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The great detectives: humans versus AI detectors in catching large language model-generated medical writing



The application of artificial intelligence (AI) in academic writing has raised concerns regarding accuracy, ethics, and scientific rigour. Some AI content detectors may not accurately identify AI-generated texts, especially those that have undergone paraphrasing. Therefore, there is a pressing need for efficacious approaches or guidelines to govern AI usage in specific disciplines.


Our study aims to compare the accuracy of mainstream AI content detectors and human reviewers in detecting AI-generated rehabilitation-related articles with or without paraphrasing.

Study design

This cross-sectional study purposively chose 50 rehabilitation-related articles from four peer-reviewed journals, and then fabricated another 50 articles using ChatGPT. Specifically, ChatGPT was used to generate the introduction, discussion, and conclusion sections based on the original titles, methods, and results. Wordtune was then used to rephrase the ChatGPT-generated articles. Six common AI content detectors (, Turnitin, ZeroGPT, GPTZero, Content at Scale, and GPT-2 Output Detector) were employed to identify AI content for the original, ChatGPT-generated and AI-rephrased articles. Four human reviewers (two student reviewers and two professorial reviewers) were recruited to differentiate between the original articles and AI-rephrased articles, which were expected to be more difficult to detect. They were instructed to give reasons for their judgements.

Results correctly detected 100% of ChatGPT-generated and AI-rephrased texts. ZeroGPT accurately detected 96% of ChatGPT-generated and 88% of AI-rephrased articles. The areas under the receiver operating characteristic curve (AUROC) of ZeroGPT were 0.98 for identifying human-written and AI articles. Turnitin showed a 0% misclassification rate for human-written articles, although it only identified 30% of AI-rephrased articles. Professorial reviewers accurately discriminated at least 96% of AI-rephrased articles, but they misclassified 12% of human-written articles as AI-generated. On average, students only identified 76% of AI-rephrased articles. Reviewers identified AI-rephrased articles based on ‘incoherent content’ (34.36%), followed by ‘grammatical errors’ (20.26%), and ‘insufficient evidence’ (16.15%).

Conclusions and relevance

This study directly compared the accuracy of advanced AI detectors and human reviewers in detecting AI-generated medical writing after paraphrasing. Our findings demonstrate that specific detectors and experienced reviewers can accurately identify articles generated by Large Language Models, even after paraphrasing. The rationale employed by our reviewers in their assessments can inform future evaluation strategies for monitoring AI usage in medical education or publications. AI content detectors may be incorporated as an additional screening tool in the peer-review process of academic journals.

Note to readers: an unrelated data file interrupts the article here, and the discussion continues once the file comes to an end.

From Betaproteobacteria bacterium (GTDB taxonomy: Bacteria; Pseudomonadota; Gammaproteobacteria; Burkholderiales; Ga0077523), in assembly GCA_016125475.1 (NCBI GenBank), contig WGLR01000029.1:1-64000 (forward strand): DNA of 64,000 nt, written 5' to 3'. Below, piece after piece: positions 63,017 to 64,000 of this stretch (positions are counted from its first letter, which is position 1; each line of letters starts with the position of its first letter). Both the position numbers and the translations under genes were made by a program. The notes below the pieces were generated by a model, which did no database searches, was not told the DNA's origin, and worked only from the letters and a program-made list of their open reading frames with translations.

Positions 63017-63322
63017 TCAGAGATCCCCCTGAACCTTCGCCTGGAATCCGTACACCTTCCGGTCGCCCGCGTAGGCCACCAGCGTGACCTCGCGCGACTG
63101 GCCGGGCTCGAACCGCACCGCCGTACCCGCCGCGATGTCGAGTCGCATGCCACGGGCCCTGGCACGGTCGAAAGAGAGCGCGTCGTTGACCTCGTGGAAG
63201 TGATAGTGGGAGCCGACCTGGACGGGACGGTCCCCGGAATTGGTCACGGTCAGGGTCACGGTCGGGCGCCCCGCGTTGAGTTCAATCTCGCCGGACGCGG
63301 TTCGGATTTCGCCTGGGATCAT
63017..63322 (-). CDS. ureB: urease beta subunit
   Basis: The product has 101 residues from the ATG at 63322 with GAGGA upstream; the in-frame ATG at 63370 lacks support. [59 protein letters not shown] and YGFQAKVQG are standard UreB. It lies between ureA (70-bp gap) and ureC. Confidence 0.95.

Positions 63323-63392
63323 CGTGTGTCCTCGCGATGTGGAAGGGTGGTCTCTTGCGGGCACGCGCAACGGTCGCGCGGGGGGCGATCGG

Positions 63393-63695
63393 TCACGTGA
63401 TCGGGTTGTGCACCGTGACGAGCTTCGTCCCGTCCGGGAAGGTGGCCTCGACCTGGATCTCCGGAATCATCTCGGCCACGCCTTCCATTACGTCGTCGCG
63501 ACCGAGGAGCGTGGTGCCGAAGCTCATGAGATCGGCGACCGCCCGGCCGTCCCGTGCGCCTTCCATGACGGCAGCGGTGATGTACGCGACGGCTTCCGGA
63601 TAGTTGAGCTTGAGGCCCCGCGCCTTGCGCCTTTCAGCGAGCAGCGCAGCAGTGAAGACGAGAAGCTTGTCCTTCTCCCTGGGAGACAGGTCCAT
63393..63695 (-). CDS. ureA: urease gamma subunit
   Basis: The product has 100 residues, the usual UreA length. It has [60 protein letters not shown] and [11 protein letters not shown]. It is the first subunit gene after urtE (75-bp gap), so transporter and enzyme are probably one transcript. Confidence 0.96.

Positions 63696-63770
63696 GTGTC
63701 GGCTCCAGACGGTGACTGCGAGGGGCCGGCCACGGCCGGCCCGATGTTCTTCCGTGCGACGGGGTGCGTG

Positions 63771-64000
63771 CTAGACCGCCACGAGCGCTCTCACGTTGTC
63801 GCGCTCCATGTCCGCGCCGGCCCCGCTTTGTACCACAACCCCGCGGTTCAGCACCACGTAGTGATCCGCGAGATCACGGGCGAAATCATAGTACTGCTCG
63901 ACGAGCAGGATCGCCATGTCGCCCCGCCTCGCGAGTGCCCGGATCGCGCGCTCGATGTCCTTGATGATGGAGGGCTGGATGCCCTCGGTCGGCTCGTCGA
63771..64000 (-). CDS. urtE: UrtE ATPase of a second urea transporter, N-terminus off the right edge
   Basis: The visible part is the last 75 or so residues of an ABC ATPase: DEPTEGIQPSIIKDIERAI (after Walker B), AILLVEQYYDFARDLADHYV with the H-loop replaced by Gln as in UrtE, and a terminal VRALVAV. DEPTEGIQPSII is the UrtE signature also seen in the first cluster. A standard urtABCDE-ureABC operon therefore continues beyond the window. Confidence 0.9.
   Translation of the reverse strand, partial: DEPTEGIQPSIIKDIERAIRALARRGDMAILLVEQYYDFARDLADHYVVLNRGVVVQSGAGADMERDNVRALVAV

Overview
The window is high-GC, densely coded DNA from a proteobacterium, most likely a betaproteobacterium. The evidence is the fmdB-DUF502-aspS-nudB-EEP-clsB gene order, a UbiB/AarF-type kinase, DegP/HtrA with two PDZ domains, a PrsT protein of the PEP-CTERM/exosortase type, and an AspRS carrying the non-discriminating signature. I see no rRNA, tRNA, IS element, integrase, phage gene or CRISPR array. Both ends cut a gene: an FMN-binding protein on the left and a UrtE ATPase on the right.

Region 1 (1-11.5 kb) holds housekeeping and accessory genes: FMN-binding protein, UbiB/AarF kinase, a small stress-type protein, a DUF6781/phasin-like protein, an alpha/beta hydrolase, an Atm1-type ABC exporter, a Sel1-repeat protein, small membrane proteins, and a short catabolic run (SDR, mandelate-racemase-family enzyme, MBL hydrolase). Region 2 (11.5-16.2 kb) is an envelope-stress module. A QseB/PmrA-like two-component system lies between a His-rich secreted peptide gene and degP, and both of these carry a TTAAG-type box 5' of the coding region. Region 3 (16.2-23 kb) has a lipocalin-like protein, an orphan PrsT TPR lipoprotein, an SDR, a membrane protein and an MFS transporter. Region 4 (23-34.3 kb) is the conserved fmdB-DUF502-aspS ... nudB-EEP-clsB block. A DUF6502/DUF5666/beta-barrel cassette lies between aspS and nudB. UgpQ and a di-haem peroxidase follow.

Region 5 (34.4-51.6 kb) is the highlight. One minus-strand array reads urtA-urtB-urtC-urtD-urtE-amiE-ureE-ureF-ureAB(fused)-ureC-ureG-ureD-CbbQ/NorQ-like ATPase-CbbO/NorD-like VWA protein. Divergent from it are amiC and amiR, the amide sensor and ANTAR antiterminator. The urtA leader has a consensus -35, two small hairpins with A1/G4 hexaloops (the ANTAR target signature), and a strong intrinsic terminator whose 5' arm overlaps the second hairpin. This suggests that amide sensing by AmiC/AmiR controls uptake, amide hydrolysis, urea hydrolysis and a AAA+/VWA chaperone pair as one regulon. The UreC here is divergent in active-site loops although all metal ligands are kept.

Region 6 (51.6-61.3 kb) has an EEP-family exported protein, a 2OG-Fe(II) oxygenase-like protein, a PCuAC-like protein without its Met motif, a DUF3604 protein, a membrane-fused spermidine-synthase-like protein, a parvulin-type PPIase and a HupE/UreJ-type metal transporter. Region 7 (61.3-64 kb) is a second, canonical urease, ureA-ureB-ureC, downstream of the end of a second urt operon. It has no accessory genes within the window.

Chat Generative Pre-trained Transformer (ChatGPT; OpenAI, USA) is a popular and responsive chatbot that has surpassed other Large Language Models (LLMs) in terms of usage (ChatGPT Statistics 2023). Being trained with 175 billion parameters, ChatGPT has demonstrated its capabilities in the field of medicine and digital health (OpenAI 2023). It has been reported to be able to solve higher-order reasoning questions in pathology (Sinha 2023). Currently, ChatGPT has been used in generating discharge summaries (Patel &Lam 2023), aiding in diagnosis (Mehnen et al. 2023), and providing health information to patients with cancer (Hopkins et al. 2023). Currently, ChatGPT has become a valuable writing assistant, especially in medical writing (Imran & Almusharaf 2023).

However, scientists did not support granting ChatGPT authorship in academic publishing because it could not be held accountable for the ethics of the content (Stokel-Walker 2023). Its tendency to generate plausible but non-rigorous or misleading content has raised doubts about the reliability of its outputs (Sallam 2023; Manohar & Prasad 2023). This poses a risk of disseminating unsubstantiated information. Therefore, scholars have been exploring ways to detect AI-generated content to uphold academic integrity, although there are conflicting perspectives on the utilization of detectors in academic publishing. Previous research found that 14 existing AI detection tools exhibited an average accuracy of less than 80% (Weber-Wulff et al. 2023). However, the availability of paraphrasing tools further complicates the detection of LLM-generated texts. Some AI content detectors were ineffective in identifying paraphrased texts (Anderson et al. 2023; Weber-Wulff et al. 2023). Moreover, some detectors may misclassify human-written articles, which can undermine the credibility of academic publications (Liang et al. 2023; Sadasivan et al. 2023).